Primary students were the first to code experiments for International Space Station

Zeek Finey, Callan Phillips and Tyler Hodgson were among the first public school students to code a science experiment that was sent on a rocket into space. Picture: Chris Lane
Zeek Finey, Callan Phillips and Tyler Hodgson were among the first public school students to code a science experiment that was sent on a rocket into space. Picture: Chris Lane

Four Elderslie Public School students were among the first in the country to code science experiments destined to be conducted by astronauts on International Space Station.

A rocket carrying the experiments was launched last week.

Astronauts will send the data back to the students.

Kids from six public schools chose an experiment and coded the hardware necessary to complete it in space.

Zeek Finey, 12, Callan Phillips, 11, Luke Cordeschi, 10, and Tyler Hodgson, 10, coded an experiment to test the temperature in space.

The experiment was then put onto a disc that was sent to Florida. The experiment and barometers were then loaded onto the shuttle. 

Relieving principal Melissa Clarke said she was proud of the boys who had “made history”.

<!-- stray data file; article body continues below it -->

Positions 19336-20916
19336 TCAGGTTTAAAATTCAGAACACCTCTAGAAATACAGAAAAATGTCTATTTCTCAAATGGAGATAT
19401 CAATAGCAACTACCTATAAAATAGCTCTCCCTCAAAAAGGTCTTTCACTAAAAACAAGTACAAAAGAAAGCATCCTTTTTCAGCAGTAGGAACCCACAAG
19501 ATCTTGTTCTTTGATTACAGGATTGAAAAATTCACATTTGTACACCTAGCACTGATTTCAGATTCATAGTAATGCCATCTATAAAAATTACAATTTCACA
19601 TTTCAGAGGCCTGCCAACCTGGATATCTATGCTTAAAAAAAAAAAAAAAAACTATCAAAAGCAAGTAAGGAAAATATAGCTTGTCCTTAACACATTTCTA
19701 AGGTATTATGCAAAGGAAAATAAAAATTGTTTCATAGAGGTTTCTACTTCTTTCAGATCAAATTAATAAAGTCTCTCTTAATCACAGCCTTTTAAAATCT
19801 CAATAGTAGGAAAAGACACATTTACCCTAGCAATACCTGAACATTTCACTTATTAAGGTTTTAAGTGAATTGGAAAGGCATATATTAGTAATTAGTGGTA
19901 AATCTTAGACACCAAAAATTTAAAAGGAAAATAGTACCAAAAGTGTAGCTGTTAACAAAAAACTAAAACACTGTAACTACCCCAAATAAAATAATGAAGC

“They are the first public primary students to have an experiment launched into space,” she said.

The project was run by Cuberider and was previously only offered to high school students.

The primary school students went to Casula High School once a week for 10 weeks to work on the project.

Zeek Finey, Callan Phillips and Tyler Hodgson were among the first public school students to code a science experiment that was sent on a rocket into space. Picture: Chris Lane

Zeek Finey, Callan Phillips and Tyler Hodgson were among the first public school students to code a science experiment that was sent on a rocket into space. Picture: Chris Lane

Callan said the coolest part of the project for him was the fact code he worked on was sent up to space, and Luke said he enjoyed watching the recording of the rocket launch. Tyler said his favourite part of the project was meeting and working with other students.

Zeek said the experiment sparked his interest in coding and he was proud that he could now use those skills.

“In the future it will be important to know how to code,” he said. “We will rely even more on technology and those skills will help me get a job.”

Ms Clarke agreed the students had learnt vital skills that would help them find employment later in life.

“Data and statistics show that 80 to 90 per cent of jobs in the future will require an element of coding,” she said. “It is important that students are exposed to coding early and that they learn those skills. This project was a great opportunity and the students were challenged to work with 21st century technology.”